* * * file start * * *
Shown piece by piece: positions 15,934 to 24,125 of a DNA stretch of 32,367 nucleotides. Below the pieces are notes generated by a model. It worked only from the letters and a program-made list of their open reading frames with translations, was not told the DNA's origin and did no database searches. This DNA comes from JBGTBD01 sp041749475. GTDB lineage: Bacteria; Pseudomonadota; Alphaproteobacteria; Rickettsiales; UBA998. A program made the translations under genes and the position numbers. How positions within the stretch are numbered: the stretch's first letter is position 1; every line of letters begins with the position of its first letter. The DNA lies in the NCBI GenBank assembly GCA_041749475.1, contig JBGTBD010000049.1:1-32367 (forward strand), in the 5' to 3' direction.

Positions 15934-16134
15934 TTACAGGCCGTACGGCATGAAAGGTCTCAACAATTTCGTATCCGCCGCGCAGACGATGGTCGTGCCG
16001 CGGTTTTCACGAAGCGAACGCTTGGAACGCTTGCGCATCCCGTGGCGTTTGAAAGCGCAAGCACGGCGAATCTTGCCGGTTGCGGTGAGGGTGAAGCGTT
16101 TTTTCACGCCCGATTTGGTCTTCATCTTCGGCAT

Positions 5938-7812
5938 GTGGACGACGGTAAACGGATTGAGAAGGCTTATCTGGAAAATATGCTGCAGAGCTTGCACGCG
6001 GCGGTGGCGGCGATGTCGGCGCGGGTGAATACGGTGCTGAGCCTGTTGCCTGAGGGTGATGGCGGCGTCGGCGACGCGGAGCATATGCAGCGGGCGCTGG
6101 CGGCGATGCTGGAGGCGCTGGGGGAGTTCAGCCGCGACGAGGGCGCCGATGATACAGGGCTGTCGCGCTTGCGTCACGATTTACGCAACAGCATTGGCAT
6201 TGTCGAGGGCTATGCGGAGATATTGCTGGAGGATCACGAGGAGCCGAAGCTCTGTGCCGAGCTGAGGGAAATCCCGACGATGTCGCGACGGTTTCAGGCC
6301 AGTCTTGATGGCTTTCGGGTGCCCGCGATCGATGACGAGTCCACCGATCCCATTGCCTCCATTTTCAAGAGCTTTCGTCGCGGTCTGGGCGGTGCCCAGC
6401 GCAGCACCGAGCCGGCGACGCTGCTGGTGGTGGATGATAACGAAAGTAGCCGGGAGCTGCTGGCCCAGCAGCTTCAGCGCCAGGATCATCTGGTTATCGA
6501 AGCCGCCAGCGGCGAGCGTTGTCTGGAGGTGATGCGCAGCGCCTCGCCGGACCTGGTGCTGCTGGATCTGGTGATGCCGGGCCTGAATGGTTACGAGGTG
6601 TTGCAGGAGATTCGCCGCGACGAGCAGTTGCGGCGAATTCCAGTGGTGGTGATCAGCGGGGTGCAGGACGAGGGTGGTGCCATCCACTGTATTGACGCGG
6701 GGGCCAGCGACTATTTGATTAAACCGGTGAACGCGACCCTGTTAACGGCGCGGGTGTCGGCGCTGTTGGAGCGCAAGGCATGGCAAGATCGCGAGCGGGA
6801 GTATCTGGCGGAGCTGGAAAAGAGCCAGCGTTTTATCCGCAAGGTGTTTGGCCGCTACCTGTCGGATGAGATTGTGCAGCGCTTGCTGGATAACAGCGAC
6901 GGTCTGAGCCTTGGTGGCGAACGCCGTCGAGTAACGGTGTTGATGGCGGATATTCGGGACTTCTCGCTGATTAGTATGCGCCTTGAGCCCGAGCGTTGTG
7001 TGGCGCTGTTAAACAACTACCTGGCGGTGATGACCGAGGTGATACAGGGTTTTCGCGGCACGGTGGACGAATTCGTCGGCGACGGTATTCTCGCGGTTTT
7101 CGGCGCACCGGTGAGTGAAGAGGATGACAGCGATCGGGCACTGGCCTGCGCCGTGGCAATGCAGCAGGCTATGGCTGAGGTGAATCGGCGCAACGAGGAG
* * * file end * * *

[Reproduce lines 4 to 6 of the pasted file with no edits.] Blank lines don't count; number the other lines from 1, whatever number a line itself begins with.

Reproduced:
16001 CGGTTTTCACGAAGCGAACGCTTGGAACGCTTGCGCATCCCGTGGCGTTTGAAAGCGCAAGCACGGCGAATCTTGCCGGTTGCGGTGAGGGTGAAGCGTT
16101 TTTTCACGCCCGATTTGGTCTTCATCTTCGGCAT

Positions 5938-7812